Nevertheless, it's unclear why BP's reserved itself on offloading its wind assets and closing its American wind unit. That's despite the well-known problems in BP's portfolio – namely, the numerous troubled Clipper turbines and four merchant plants in Texas.
The oil firm said on 30 July that it was no longer selling its 16 or more US wind projects -- 2.6GW of installed capacity-- and 2GW project pipeline. It would have been one of the largest wind asset sales in some time. "Despite receiving a number of bids, the company has determined that now is not the right time to sell the business," said spokesman Matt Hartwig. He would not elaborate.
The bids cannot have met BP's own valuation – but there was apparently no shortage of interest. "I believe that the most of the major IPPs (independent power producers) and utilities were looking at the assets," said Dan Sinaiko, a partner at Akin Gump and member of the law firm's global project finance group. He had no information on interest from second tier buyers, such as smaller developers.
"The asset portfolio had fleas," noted Sinaiko. But the recent market for selling commissioned wind projects has been good, he said, with low interest rates and little for sale. "What's puzzling is that they had to understand their assets were flawed and that they are not likely to see a better price [in the near future]," he said. "I would be surprised if the assets are back on the market in the short-term."
BP may have had trouble identifying other infrastructure assets for investment, he suggested, precisely because prices are high. BP officials have said the firm did not need to sell its wind unit to meet BP's infamous oil-spill liabilities.
More than a quarter of BP's US fleet consists of Clipper Windpower's troubled Liberty 2.5MW turbines, which have a record of gearbox failures. There are questions as to how easily the ailing Clipper can offer spare parts. In April, BP confirmed it was 'self performing' operations and maintenance on its Clipper machines. Sinaiko, who stressed he has no direct knowledge of the sale, said buyers may have asked BP to back the technology by adopting some risk.
Another factor is that BP's 585MW in merchant projects, in Texas, have uncertain revenue streams, he noted. "That would [also] affect the price," he said.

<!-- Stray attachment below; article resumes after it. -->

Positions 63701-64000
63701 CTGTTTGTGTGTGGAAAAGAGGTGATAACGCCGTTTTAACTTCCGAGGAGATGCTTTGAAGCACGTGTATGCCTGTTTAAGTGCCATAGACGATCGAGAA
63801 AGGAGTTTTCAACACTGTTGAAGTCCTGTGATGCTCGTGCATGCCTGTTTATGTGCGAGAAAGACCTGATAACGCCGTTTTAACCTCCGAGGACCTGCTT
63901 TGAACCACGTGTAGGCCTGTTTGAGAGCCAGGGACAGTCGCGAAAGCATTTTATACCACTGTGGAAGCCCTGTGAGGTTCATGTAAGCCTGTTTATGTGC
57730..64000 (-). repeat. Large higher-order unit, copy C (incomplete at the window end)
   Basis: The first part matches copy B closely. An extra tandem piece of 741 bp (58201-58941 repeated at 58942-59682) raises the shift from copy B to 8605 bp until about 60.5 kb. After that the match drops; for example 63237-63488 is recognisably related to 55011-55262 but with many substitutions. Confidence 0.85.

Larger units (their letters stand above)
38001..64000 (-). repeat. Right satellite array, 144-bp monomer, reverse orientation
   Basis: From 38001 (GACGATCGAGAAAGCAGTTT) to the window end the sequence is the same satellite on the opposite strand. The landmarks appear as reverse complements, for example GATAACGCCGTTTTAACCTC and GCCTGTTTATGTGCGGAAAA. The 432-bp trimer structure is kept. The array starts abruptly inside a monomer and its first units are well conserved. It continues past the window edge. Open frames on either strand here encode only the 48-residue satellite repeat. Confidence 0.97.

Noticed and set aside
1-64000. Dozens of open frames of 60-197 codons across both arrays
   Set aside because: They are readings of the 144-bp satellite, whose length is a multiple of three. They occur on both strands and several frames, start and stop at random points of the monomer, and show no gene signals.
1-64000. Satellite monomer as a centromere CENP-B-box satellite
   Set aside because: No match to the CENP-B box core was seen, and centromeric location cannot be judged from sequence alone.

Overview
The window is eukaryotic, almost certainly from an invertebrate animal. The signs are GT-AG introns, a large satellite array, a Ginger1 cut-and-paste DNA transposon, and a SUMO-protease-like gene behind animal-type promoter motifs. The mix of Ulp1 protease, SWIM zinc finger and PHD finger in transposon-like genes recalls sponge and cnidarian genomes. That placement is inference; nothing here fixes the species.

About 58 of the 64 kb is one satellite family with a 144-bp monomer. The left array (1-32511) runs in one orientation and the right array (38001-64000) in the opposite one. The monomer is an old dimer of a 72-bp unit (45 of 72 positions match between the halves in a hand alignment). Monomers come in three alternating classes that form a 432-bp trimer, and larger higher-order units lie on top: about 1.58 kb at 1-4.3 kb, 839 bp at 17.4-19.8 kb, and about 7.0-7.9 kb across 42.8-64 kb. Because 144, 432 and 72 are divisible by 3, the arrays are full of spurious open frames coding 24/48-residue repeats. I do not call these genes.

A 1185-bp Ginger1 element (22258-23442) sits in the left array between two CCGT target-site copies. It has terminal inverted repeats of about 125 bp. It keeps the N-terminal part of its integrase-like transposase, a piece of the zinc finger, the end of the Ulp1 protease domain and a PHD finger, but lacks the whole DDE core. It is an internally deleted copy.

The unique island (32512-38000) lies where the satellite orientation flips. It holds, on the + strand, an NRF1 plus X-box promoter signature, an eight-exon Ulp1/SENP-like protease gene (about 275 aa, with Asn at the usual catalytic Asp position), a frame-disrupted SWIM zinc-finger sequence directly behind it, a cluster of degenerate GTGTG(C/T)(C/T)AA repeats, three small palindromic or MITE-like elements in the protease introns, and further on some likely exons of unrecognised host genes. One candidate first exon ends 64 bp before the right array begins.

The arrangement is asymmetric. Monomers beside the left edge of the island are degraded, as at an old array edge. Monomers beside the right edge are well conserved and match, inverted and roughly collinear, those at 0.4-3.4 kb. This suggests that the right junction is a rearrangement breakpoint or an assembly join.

In a May research note, Bloomberg New Energy Finance (BNEF) gauged BP's stake in operating US wind projects as worth $1.6 billion to $2.1 billion, or $1.2 million to $1.5 million per MW, and the book value as $1.2 billion. BP only had to sell the projects for more than $1.2 billion to avoid recording a loss to its net income, said BNEF. But BP has not been recuperating its investment costs, said the note. "As such, BP needs to find a buyer who values [its] development team and not just the operational and development assets," it said.
The cost and availability of tax equity may have made a sale more difficult, said BNEF's head US wind analyst, Amy Grace. All of BP's US wind projects use the Production Tax Credit and have no third-party provider of tax equity. The interest rate on tax equity is currently about 8%, or the equivalent of 12% to 13% when compared on a pre-tax basis to debt, she said. The comparable rate for debt is about 5.5%. BNEF valued BP's remaining tax credits at $522 million to $594 million.
BP's Hartwig would not comment on whether BP would have acted as a tax-equity investor in any of its own projects post-purchase, thereby retaining some ownership. Nor would he comment on whether BP was willing to retain some of its assets or sell to multiple parties. "There are not that many players out there that could swallow the whole portfolio," said Sinaiko. Keeping the wind unit open with fewer assets might not have made sense, however, he said.